The crossed cylindrical lenses L31 and L32 or the combination of a cylindrical lens and a spherical lens cause the partial beam 32 to come to a focus with an approximately elliptical cross section. The major and minor axes of the focus ellipse are w1 and 1, respectively, as shown in FIG. 3b, w1 < 1. The focus disc of partial beam 33 has a circular cross section with a diameter w2 and is concentric with the elliptical focus disc of the partial beam 32, as shown in FIG. 3b.
Lenses L34 and L35 produce an intermediate image in plane E32 of the focus discs, or spots, present in plane E31. The magnification, or size ratio, between planes E31 and E32 is, for example, 1:1. Between lenses L34 and L35 the beam is collimated, i.e., the component rays are parallel, so that the distance between L34 and L35 can be set as desired. A corrected microscope objective L36 reproduces the intermediate image from plane E32 onto the photolacquer layer disposed in plane E33 to a smaller scale. The reproduction ratio is, for example, 1:10. The beam is directed to lens L36 by a deflection mirror M37.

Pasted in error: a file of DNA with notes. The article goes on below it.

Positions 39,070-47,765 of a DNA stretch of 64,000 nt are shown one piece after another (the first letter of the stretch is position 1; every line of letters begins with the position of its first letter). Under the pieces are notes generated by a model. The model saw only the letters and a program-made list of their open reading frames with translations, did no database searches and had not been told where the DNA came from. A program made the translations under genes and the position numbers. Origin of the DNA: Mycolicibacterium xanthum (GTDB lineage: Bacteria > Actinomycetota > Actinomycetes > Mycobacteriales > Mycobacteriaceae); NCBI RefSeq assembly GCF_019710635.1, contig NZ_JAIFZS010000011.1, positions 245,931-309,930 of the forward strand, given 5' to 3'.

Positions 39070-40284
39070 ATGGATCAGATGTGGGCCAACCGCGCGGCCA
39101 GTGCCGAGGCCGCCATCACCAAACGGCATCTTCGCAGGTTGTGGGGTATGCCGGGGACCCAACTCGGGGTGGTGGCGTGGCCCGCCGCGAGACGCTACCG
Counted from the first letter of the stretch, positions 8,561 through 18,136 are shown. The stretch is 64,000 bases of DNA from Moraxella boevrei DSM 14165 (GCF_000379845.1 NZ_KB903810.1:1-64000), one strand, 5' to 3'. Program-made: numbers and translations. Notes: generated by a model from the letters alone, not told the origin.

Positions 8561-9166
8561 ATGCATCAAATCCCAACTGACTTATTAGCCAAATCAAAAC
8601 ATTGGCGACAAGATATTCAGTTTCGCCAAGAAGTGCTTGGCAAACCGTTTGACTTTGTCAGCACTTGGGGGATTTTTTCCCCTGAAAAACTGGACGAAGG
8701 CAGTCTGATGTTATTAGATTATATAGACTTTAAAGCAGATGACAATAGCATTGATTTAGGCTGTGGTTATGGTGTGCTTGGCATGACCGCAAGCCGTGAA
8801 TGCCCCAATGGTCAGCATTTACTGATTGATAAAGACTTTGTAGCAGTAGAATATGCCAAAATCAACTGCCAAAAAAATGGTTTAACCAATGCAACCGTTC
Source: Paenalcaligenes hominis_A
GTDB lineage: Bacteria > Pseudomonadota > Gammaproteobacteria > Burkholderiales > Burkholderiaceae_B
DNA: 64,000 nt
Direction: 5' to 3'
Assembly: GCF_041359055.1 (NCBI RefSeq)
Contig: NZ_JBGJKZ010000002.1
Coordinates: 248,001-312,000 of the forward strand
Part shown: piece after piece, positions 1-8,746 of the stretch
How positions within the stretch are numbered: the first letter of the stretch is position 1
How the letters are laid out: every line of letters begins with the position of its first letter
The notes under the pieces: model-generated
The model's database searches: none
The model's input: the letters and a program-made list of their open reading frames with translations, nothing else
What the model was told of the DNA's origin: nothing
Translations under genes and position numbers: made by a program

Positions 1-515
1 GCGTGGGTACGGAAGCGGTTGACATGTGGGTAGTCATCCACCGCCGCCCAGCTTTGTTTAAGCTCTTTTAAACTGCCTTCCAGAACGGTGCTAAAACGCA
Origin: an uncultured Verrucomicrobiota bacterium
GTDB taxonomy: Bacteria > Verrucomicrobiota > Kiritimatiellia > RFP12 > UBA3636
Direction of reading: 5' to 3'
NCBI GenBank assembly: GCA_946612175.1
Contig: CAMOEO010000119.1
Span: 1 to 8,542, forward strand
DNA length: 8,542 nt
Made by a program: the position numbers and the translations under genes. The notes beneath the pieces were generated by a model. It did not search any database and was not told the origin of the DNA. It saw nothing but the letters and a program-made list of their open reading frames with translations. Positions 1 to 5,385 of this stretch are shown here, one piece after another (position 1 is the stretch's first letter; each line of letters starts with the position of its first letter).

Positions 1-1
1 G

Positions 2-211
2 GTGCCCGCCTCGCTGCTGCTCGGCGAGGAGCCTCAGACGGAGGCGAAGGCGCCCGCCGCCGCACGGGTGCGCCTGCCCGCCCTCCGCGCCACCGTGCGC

If unit L35, M37 and L36 is moved in the direction of the double-headed arrow, the focus discs of partial beams 32 and 33 can be shifted in plane E33 and can be guided, for example, radially across a plate P which rotates about axis A.
FIG. 4 shows a further emobdiment of apparatus for recording on a photolacquer layer.
A laser light beam 41 which may be monochromatic or may consist of light of two different wavelengths, is split into two beams 42 and 43 by the partially transparent mirror M41.